That the bond monies were retained "in lieu of" a statutory debt does not conclusively establish that the county intentionally sought to deny the prisoners their rights under the constitution or the PRCA, or otherwise committed
Should the trial court determine that the clean hands defense is available with respect to the counterclaim, common sense dictates that the trial court should also consider the nature of the plaintiffs' conduct. The plaintiffs knew they had posted bond, but there is no indication that plaintiff Mudge ever sought return of her bond money by an appropriate motion. Nor is there any indication why she did not. Likewise, there is no explanation of how she discovered the bond would not be returned. Plaintiff Mudge did not move for return of bond, or seek to set aside the order in the district court, or seek an appeal when she became aware of the order. Instead, as the record now stands, it is equally possible that, with knowledge of the order, plaintiff Mudge waited until the six-month period had passed before filing a § 1983 claim. Plaintiff Brown signed an order that appears to have settled his case. Plaintiff Mudge apparently sat on her rights, and there is no indication in the record that she ever cooperated in the county's reimbursement collection process. Thus, the trial court might appropriately determine that the equities are in balance.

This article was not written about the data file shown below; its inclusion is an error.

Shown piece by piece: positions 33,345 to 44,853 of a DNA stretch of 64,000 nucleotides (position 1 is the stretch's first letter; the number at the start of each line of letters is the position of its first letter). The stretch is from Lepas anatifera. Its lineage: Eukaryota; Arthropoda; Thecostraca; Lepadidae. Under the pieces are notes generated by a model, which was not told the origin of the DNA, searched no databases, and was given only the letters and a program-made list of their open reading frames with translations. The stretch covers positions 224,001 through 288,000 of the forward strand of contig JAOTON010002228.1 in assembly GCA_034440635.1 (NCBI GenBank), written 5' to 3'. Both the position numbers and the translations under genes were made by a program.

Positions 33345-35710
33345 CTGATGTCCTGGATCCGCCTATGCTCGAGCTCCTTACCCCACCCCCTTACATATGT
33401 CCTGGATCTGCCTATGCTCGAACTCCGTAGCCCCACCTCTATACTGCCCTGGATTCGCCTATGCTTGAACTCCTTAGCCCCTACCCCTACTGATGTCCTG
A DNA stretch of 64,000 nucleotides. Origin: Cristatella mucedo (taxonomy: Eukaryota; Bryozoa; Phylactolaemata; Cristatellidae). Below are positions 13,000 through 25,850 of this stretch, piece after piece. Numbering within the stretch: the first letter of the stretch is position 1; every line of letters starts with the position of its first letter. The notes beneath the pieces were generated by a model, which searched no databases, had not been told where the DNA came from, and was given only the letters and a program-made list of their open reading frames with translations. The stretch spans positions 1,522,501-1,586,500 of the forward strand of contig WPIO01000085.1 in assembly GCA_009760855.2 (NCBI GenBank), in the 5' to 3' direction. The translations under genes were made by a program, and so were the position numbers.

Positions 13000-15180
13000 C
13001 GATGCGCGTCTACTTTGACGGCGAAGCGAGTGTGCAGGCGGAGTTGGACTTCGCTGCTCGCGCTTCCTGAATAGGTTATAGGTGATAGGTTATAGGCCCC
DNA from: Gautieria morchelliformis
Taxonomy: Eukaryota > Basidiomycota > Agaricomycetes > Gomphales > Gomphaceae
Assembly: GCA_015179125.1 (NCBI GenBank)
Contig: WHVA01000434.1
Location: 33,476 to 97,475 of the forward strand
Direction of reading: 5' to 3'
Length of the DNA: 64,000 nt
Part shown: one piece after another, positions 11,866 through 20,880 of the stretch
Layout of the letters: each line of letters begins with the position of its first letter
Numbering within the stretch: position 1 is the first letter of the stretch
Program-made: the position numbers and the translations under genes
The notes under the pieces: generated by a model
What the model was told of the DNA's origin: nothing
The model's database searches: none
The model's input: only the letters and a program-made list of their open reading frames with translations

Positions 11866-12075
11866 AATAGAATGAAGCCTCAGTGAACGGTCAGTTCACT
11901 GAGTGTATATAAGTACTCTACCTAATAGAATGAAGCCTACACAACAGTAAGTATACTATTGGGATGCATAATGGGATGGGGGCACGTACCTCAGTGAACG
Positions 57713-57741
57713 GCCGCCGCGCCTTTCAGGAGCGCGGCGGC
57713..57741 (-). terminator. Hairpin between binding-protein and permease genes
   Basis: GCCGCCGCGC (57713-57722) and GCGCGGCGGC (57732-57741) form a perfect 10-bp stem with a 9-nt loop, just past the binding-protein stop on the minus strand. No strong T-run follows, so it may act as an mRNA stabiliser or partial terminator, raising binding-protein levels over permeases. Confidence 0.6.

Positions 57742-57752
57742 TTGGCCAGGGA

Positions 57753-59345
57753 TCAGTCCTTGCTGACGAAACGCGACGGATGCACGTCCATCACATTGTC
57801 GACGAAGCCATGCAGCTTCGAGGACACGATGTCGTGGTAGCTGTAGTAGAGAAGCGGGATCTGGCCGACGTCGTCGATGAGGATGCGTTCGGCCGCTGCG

As noted by Judge Easterbrook, the confusion created by Zinermon v. Burch, supra, and its relationship to Parratt v. Taylor, 451 U.S. 527, 101 S.Ct. 1908, 68 L.Ed.2d 420 (1981), and Hudson v. Palmer, 468 U.S. 517, 104 S.Ct. 3194, 82 L.Ed.2d 393 (1984), has resulted in "a line of precedent ... resembling the path of a drunken sailor...." Easter House v. Felder, 910 F.2d 1387, 1409 (C.A.7, 1990)(second reh en banc) (Easterbrook, J., concurring) (Easter House III).